July 15, 2024

Yellen says ‘impossible’ to decouple China, US economies

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US Treasury Secretary Janet Yellen said Friday that a decoupling of the US and Chinese economies would be “virtually impossible” and would destabilize global markets, in comments made while on a visit to Beijing packed with talks with officials and businesses.

Yellen’s four-day trip is her first to China as Treasury chief, and she is the second high-ranking US official to visit recently after Secretary of State Antony Blinken last month.

The United States has in recent months said it is seeking to “de-risk” from China by limiting the world’s second-largest economy’s access to advanced technology deemed crucial to Washington’s national security.

The US has blacklisted a number of Chinese companies to prevent them from accessing the most advanced chips while pushing its allies to follow suit.

Yellen on Friday stressed that Washington was not seeking a “wholesale separation of our economies”.

“We seek to diversify, not to decouple. A decoupling of the world’s two largest economies would be destabilizing for the global economy,” Yellen told a meeting with representatives of US businesses at a session hosted by the American Chamber of Commerce in Beijing.

“And it would be virtually impossible to undertake.”

Ahead of Yellen’s trip, Beijing unveiled new export controls on metals key to semiconductor manufacturing on national security grounds, in the latest salvo in the chips war.

The Treasury secretary Friday told American businesspeople Washington was “concerned” about the curbs.

“We are still evaluating the impact of these actions, but they remind us of the importance of building resilient and diversified supply chains,” she said.

  • ‘Win-win’ –

Beijing has struck an optimistic tone about the visit, with China’s finance ministry saying on Friday that it would serve to “strengthen communication and exchange between the two countries”.

“The nature of China-US economic and trade relations is mutually beneficial and win-win, and there is no winner in a trade war or ‘decoupling and breaking chains’,” a ministry official said in a statement.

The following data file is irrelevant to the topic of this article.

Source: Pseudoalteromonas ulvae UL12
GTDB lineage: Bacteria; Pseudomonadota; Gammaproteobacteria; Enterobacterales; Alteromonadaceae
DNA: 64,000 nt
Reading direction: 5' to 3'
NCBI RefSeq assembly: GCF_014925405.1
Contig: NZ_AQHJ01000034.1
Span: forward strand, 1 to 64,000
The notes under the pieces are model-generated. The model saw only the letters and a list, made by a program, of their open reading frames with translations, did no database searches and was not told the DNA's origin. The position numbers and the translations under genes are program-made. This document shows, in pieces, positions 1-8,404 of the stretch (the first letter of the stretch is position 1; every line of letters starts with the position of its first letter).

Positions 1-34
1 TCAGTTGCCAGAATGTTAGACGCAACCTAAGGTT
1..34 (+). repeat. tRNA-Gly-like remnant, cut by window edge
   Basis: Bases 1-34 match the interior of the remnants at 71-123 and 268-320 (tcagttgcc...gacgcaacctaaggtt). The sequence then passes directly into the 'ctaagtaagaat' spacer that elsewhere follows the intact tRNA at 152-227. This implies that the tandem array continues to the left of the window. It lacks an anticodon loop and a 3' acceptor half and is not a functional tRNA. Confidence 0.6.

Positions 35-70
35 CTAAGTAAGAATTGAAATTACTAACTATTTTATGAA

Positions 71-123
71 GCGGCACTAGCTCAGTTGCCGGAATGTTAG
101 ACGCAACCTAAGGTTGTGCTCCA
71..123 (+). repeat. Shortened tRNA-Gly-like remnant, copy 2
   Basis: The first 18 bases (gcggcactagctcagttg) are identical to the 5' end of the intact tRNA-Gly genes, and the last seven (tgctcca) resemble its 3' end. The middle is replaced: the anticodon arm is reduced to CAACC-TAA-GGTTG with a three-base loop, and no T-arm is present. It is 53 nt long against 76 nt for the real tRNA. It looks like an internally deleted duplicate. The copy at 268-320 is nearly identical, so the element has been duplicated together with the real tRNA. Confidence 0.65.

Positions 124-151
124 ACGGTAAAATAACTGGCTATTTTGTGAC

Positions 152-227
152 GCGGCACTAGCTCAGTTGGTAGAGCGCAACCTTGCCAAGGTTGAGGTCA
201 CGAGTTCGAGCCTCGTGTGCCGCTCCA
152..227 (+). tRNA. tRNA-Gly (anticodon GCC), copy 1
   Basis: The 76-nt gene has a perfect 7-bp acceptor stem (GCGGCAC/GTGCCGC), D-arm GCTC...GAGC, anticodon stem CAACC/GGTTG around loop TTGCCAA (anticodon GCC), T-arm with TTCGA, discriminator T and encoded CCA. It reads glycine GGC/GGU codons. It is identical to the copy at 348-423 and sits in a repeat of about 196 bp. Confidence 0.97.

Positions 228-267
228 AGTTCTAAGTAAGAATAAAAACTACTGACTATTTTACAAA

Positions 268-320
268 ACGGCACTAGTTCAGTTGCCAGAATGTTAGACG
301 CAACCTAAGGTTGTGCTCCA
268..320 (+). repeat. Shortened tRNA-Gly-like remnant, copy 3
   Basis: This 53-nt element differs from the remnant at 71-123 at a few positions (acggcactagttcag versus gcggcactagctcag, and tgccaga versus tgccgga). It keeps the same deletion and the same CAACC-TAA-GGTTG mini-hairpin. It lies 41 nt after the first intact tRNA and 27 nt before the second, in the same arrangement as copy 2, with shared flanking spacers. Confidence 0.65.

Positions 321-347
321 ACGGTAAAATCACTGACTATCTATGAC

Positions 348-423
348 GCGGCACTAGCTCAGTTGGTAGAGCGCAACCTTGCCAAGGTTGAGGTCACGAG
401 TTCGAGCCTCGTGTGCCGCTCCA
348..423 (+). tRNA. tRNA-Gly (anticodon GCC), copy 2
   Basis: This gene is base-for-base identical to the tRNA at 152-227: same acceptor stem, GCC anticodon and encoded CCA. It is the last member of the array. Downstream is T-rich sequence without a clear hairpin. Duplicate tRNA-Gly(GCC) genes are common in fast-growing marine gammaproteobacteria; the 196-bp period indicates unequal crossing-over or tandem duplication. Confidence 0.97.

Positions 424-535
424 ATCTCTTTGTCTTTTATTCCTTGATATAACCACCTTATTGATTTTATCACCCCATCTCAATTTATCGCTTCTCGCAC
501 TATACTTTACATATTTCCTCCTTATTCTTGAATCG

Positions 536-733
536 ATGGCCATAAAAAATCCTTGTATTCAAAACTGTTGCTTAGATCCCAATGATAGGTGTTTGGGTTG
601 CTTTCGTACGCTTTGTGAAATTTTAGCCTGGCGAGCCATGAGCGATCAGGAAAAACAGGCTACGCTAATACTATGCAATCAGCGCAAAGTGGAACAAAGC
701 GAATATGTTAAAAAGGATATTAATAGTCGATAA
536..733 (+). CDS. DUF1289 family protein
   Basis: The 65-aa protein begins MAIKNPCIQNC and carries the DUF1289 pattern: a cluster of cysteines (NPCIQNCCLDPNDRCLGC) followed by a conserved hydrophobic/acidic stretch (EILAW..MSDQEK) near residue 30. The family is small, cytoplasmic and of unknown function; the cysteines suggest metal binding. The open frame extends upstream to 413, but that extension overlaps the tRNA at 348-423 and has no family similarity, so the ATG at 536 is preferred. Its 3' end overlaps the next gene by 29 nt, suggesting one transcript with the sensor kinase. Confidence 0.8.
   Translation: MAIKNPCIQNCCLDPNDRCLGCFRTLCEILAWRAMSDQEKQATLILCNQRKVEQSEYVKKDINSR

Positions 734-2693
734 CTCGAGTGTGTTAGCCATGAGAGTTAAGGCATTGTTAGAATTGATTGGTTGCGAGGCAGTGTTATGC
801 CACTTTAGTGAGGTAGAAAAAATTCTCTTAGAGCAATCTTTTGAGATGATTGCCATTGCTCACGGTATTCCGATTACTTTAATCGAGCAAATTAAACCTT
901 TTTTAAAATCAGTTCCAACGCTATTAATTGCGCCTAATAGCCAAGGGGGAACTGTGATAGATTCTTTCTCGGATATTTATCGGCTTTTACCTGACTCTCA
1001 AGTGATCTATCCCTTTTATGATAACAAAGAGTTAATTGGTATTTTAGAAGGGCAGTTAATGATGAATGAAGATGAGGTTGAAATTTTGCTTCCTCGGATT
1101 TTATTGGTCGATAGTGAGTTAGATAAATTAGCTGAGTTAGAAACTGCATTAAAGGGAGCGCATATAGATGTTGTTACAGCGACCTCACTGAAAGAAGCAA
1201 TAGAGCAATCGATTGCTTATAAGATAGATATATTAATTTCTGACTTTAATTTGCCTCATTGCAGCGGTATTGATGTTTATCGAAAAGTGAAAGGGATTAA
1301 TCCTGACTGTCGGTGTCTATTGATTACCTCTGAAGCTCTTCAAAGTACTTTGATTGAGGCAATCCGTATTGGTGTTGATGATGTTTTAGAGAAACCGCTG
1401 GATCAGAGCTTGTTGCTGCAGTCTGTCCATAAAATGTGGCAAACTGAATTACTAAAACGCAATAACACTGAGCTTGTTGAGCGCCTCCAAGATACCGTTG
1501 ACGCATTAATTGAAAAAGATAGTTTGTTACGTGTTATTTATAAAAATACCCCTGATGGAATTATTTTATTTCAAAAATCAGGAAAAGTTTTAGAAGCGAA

On Friday morning, Yellen had a “substantive conversation” with her previous counterpart, former Vice Premier Liu He, as well as the outgoing governor of China’s central bank, Yi Gang, a US Treasury official said.

“They discussed the global economic outlook as well as the respective economic outlooks for the United States and China,” the official added.

On Friday afternoon, Yellen is due to meet Premier Li Qiang at Beijing’s Great Hall of the People, providing a chance to discuss the economic relationship, raise concerns and find opportunities for collaboration.

“Yellen actually appears to be a more down-to-earth member of the Biden administration,” Tao Wenzhao, a fellow at the Chinese Academy of Social Sciences, told AFP.

“I think we welcome Yellen’s visit, and this on a functional level should allow both sides to warm up to each other,” he said.

“We are now reshaping, rebuilding China-US relations.”

  • ‘Avoid misunderstanding’-

In a tweet after arriving on Thursday, Yellen said that although the United States would protect its national security when needed, “this trip presents an opportunity to communicate and avoid miscommunication or misunderstanding”.

The United States does not expect specific policy breakthroughs this time, but hopes for frank and productive conversations that can pave the way for future talks, a US Treasury official told reporters on Thursday.

But, they said, “especially if they’re things that we may disagree about, it’s even more important that we’re talking”.

Tensions soared earlier this year when the United States detected and then shot down what it said was a Chinese spy balloon after the craft traversed its territory.

Blinken cancelled a visit to China over the incident but eventually travelled to the country in June.

During that trip, both sides agreed on the need to stabilise their relationship.

But Yellen faces an uphill struggle in persuading officials in Beijing that US actions — such as tightened export curbs on high-end semiconductors — are aimed at safeguarding national security and not an attempt to stifle China’s economic rise.

Underscoring the challenges she could face, The Wall Street Journal reported that the US administration is mulling restricting Chinese firms’ access to US cloud computing services provided by companies such as Amazon and Microsoft.

©️ Agence France-Presse

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